Whole Breast Radiation Guidelines Updated to Expand Options for Cancer Patients
The American Society for Radiation Oncology (ASTRO) issued new guidelines for the use of whole-breast radiation therapy for breast cancer patients. The new guideline expands the patient population recommended to receive an accelerated treatment known as hypofractionated therapy. This means that patients receive larger doses of radiation across fewer treatment sessions, completing treatment in three to four weeks, compared to five to seven weeks with conventional therapy.
“Previously, accelerated treatment was recommended only for certain patients, including older patients and those with less advanced disease, but recent long-term results from several large trials strongly support the safety and efficacy of accelerated treatment for most breast cancer patients.”
– Benjamin Smith, MD, Co-chair of the guideline task force, and associate professor of radiation oncology, University of Texas MD Anderson Cancer Center
This change in the guideline now allows for hypofractionatedeatment for breast cancer patients regardless of age, tumor stage and whether they have received chemotherapy.
Despite the expanded guidelines, many patients eligible for accelerated treatment are still not receiving it. One reason radiation specialists are staying with the conventional whole-breast radiation schedule is a concern about side effects when compressing the same radiation dose in to a three to five week schedule. Conversely, a recent JAMA Oncology study found that women on a hypofractionated radiation schedule actually had fewer side effects than women on a conventional radiation schedule.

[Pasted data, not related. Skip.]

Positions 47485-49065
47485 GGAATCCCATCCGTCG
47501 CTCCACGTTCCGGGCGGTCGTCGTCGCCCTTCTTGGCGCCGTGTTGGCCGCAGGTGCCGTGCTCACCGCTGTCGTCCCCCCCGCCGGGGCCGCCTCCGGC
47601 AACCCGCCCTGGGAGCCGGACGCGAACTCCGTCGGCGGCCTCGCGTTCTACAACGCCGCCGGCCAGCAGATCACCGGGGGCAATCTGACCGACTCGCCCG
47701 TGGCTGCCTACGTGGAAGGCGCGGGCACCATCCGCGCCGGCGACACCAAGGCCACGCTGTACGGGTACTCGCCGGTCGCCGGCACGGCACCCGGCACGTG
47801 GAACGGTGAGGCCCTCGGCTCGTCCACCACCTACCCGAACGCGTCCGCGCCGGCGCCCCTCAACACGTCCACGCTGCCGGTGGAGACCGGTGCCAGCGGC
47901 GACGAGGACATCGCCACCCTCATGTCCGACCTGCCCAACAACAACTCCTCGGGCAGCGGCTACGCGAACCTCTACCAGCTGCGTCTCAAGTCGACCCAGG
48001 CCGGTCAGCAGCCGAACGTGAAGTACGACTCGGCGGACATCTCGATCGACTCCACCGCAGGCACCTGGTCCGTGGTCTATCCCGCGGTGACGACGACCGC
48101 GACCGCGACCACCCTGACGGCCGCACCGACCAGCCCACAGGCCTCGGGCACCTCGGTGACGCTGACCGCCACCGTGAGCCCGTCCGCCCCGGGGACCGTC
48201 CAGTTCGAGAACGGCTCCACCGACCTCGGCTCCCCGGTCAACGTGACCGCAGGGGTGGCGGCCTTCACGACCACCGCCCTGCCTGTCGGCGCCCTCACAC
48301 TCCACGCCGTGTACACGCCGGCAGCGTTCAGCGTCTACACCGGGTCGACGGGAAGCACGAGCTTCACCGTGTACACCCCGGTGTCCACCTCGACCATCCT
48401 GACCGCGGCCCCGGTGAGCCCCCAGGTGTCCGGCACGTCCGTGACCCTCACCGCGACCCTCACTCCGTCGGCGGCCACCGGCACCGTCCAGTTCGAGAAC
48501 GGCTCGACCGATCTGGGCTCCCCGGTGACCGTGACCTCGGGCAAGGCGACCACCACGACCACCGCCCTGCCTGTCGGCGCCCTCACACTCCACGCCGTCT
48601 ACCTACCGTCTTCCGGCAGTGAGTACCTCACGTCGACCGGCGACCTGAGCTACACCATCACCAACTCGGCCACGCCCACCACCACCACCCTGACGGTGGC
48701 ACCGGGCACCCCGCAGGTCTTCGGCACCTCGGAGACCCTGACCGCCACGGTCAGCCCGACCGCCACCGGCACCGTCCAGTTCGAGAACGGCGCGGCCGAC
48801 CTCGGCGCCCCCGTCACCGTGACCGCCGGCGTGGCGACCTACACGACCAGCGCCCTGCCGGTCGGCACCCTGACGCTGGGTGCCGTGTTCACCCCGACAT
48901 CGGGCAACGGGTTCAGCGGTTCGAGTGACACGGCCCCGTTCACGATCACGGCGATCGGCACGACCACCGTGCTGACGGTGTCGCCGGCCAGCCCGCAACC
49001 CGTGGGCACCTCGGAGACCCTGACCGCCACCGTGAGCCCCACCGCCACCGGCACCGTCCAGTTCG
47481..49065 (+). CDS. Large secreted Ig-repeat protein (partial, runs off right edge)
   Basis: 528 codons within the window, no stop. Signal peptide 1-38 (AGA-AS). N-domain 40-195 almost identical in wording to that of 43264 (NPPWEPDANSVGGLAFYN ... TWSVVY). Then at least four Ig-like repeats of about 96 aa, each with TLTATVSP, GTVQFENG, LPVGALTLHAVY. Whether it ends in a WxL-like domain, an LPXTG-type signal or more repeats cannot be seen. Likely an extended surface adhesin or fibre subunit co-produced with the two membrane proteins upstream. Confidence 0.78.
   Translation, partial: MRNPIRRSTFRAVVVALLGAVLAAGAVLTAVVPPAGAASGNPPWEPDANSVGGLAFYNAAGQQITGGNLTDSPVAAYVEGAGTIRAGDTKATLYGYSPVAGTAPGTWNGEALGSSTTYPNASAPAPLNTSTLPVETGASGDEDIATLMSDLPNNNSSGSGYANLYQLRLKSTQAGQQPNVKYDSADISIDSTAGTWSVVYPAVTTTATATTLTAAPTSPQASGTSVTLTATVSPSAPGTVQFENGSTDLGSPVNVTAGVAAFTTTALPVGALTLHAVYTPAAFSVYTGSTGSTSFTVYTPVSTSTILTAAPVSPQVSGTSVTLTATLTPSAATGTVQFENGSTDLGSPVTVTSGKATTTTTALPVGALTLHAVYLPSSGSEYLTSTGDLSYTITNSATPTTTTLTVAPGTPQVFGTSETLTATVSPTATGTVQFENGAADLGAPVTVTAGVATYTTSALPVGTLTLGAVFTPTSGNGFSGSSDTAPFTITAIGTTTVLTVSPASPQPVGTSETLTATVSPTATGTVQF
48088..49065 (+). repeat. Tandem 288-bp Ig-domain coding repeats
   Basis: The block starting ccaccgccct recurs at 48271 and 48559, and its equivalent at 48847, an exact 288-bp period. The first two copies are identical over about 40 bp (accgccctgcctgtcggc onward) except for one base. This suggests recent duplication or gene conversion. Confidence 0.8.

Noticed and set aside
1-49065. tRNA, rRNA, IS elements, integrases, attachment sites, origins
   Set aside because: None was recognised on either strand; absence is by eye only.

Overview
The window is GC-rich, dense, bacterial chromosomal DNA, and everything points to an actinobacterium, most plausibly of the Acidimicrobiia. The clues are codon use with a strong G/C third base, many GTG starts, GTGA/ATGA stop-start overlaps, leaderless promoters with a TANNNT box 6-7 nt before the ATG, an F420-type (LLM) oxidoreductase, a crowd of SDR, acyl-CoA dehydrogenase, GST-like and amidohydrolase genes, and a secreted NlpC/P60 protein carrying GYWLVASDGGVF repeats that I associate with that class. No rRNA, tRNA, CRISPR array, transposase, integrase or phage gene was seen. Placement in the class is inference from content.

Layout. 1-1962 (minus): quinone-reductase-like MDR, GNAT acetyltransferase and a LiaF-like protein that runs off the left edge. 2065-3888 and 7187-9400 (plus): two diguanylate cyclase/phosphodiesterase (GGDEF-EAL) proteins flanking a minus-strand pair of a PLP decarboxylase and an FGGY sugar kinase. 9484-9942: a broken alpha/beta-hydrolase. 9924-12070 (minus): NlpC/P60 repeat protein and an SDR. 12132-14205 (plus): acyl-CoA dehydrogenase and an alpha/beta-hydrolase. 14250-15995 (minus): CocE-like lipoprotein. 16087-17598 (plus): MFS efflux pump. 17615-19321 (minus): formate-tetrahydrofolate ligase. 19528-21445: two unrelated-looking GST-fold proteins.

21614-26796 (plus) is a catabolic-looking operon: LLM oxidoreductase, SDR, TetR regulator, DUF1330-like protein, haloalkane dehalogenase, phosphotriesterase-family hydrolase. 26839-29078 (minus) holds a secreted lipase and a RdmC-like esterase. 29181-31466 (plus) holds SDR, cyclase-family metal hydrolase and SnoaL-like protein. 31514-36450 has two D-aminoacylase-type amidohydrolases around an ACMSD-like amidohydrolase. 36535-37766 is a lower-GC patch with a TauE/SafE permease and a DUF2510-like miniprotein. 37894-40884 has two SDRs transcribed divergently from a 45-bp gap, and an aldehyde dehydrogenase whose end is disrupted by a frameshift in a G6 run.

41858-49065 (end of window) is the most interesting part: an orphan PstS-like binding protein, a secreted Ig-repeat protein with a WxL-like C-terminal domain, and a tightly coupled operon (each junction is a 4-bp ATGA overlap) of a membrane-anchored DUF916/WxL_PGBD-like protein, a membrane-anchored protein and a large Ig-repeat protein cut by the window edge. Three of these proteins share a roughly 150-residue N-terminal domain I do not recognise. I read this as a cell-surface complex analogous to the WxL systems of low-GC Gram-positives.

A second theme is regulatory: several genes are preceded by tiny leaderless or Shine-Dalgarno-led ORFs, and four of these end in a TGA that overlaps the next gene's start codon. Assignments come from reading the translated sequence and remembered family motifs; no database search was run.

“47% of the hypofractionated group had one or more side effects compared to 78% of the conventional group.”
– JAMA Oncology
As additional studies like these are conducted and discussed, the goal is that a larger population of breast cancer patients will start receiving this treatment.
A hypofractionated whole-breast radiation schedule is appealing to physicians and patients alike. A shorter treatment schedule allows for easier scheduling, less time away from work and lower treatment costs.
“Hypofractionated radiation therapy offers patients a more convenient and lower cost option for their treatment without compromising the likelihood that their cancer will return or increasing their risk of side effects,”
– Reshma Jagsi, M.D., D.Phil., Co-chair of the task force and a professor of radiation oncology at the University of Michigan in Ann Arbor
Delivery and Dosing of WBI
- Treatment decisions, including decisions between hypofractionated and conventional approaches, should be individualized to each patient and shared between the patient and their physician.
- For women with invasive breast cancer receiving WBI with or without inclusion of the low axilla, the preferred dose-fractionation scheme is hypofractionated WBI to a dose of 4000 Centigray (cGy) in 15 fractions or 4250 cGy in 16 fractions.
- The decision to offer hypofractionated therapy should be independent of the following factors: tumor grade; whether the tumor is in the left or right breast; prior chemotherapy; prior or concurrent trastuzumab or endocrine therapy; and breast size, provided that homogenous dosing can be achieved.
New whole breast radiation guidelines deliver clinical direction for dosing, planning, and administering WBI. With all the data supporting accelerated treatment, the hope is that this guideline pushes providers to advise their patients on options including hypofractionation for whole breast radiation.